After several hours at the hospital, her mood then changed and she became extremely combative. After several hours, she was released back to police custody. While her arrest was being processed at Darien Police Headquarters, she said she didn’t recall anything because she was high on PCPs.
Jack was charged with possession of narcotics, possession of drug paraphernalia and resisting arrest. She was held on $2,500 bond for the Darien charges and a $10,000 court-set bond for the earlier charge of failure to appear in court.
Wednesday, Jan. 4 — Stamford
According to a Stamford Advocate report last updated on Saturday, Jan. 7 and based on police statements:
Jack was charged with shoplifting from a CVS Pharmacy on Hope Street at about 4 p.m. on Wednesday, Jan. 4.
She had fled the store and got in a Honda, which police stopped. She initially locked the doors and refused to get out.
A store manager told police she had opened several sealed boxes of cosmetics and was trying them on while standing in an aisle of the store.
Several months ago, Jack had brought a device into Stamford Police Headquarters, saying it was a bomb that she had run over in her car.
Thursday, Jan. 5 — Darien
According to Darien police:
The next time Darien police came into contact with Jack was at about 4:30 p.m., when a police officer on stationary duty watching traffic on the Post Road near its intersection with Hillside Avenue saw a red Honda Accord speed past him.
The officer started following the car, which went as fast as 55 mph on the road, where the speed limit was no more than 35 mph. The officer followed the car but didn’t catch up to it until it was almost at Interstate 95 Exit 11 on the Post Road, and stopped it near the Post Road intersection with Thorndal Circle.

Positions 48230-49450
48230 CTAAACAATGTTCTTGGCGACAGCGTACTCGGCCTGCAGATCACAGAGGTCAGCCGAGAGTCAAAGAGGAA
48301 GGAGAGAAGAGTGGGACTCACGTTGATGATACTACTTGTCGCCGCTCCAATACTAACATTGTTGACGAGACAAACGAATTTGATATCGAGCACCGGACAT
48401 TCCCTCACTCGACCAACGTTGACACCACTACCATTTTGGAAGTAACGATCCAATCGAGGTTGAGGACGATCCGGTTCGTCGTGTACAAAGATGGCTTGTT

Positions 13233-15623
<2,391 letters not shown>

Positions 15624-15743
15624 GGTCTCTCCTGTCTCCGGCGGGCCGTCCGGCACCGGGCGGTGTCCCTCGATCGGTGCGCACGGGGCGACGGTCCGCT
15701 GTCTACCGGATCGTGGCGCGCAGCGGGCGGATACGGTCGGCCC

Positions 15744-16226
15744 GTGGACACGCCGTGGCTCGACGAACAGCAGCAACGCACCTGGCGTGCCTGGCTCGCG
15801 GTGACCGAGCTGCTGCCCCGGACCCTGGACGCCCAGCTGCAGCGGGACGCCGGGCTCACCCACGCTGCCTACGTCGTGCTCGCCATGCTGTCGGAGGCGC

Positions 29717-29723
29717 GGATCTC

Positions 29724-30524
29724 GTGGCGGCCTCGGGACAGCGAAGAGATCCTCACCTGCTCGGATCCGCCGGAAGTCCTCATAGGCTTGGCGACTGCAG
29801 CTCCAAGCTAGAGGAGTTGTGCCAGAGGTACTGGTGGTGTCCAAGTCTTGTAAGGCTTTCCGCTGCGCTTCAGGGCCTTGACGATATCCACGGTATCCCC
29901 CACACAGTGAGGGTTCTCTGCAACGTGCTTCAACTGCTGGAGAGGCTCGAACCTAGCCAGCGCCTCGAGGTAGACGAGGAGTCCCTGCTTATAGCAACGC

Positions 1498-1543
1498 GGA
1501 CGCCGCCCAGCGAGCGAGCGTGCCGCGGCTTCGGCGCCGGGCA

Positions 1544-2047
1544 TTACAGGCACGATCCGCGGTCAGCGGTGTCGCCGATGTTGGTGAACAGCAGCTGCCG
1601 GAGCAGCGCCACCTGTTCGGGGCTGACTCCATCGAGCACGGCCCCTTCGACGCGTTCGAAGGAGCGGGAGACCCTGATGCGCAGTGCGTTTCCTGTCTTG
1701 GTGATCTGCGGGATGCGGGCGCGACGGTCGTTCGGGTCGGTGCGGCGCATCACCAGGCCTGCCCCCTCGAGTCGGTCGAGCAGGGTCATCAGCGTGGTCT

Before stopping the car, the officer saw it weaving back and forth between the right and left eastbound traffic lanes.
The driver, Jack, told the officer she was headed to Norwalk to get her hair fixed. She had extremely slurred speech and her eyes appeared to be closing when the officer spoke with her.
The officer noticed that the car had extensive damage and asked Jack what had happened. At that point, she was manipulating her hair as if she was trying to take something out of it. She repeatedly tried to get something out of it and wouldn’t respond to any of the officer’s questions.
Other officers arrived and asked Jack to get out of the car. Jack was extremely unsteady on her feet when she did so, and had to lean on the vehicle. She said she hadn’t been drinking any alcohol, but she had taken four different prescribed medications. She said she didn’t use any illicit drugs.
When she tried to explain what those medications were, the officers couldn’t understand her because she was slurring her words so badly.
Jack was given field sobriety tests, which she didn’t properly complete. She was charged with driving under the influence. She repeatedly asked why she was being arrested and insisted that she had done nothing wrong. While handcuffed, she pulled her left hand partly out of the cuff, causing a minor scratch on her left wrist.
At Darien Police Headquarters, she was asked to take a urine test but refused. A refusal after a police charge of driving while under the influence can result in stiffer penalties from the state Department of Motor Vehicles.
While there, she admitted to falling asleep at the point where the police officer had pulled her over. She was later released on $250 bond and is scheduled to appear Jan. 18 in state Superior Court in Stamford.
Friday, Jan. 6 — Stamford
Sometime Friday night, she was shot, Darien police said. At 8 p.m. a Stamford woman who was shot was taken to Stamford Hospital, according to a Stamford Advocate report. The newspaper also reported that Stamford police were looking for the suspect’s vehicle — a red Honda.
Editor’s note: This article originally was published at 3:14 p.m., Monday. The time stamp was changed to keep it at the top of the Tuesday newsletter.